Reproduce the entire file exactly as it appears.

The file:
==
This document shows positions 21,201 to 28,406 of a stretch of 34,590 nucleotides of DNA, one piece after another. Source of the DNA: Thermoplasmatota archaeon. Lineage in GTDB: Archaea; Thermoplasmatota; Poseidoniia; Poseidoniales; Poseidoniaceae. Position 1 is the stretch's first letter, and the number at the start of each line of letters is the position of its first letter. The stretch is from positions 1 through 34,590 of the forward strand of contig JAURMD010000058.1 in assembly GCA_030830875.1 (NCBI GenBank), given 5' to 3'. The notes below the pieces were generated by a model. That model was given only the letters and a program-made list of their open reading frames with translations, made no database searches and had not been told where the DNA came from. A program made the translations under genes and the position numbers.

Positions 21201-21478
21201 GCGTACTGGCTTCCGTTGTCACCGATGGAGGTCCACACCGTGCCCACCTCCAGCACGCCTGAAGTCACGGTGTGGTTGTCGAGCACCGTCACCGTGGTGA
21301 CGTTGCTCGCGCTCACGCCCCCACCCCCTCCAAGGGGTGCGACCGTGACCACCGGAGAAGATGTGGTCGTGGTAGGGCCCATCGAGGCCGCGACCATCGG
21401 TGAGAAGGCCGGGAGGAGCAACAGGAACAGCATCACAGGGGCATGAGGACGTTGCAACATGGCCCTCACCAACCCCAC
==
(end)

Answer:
This document shows positions 21,201 to 28,406 of a stretch of 34,590 nucleotides of DNA, one piece after another. Source of the DNA: Thermoplasmatota archaeon. Lineage in GTDB: Archaea; Thermoplasmatota; Poseidoniia; Poseidoniales; Poseidoniaceae. Position 1 is the stretch's first letter, and the number at the start of each line of letters is the position of its first letter. The stretch is from positions 1 through 34,590 of the forward strand of contig JAURMD010000058.1 in assembly GCA_030830875.1 (NCBI GenBank), given 5' to 3'. The notes below the pieces were generated by a model. That model was given only the letters and a program-made list of their open reading frames with translations, made no database searches and had not been told where the DNA came from. A program made the translations under genes and the position numbers.

Positions 21201-21478
21201 GCGTACTGGCTTCCGTTGTCACCGATGGAGGTCCACACCGTGCCCACCTCCAGCACGCCTGAAGTCACGGTGTGGTTGTCGAGCACCGTCACCGTGGTGA
21301 CGTTGCTCGCGCTCACGCCCCCACCCCCTCCAAGGGGTGCGACCGTGACCACCGGAGAAGATGTGGTCGTGGTAGGGCCCATCGAGGCCGCGACCATCGG
21401 TGAGAAGGCCGGGAGGAGCAACAGGAACAGCATCACAGGGGCATGAGGACGTTGCAACATGGCCCTCACCAACCCCAC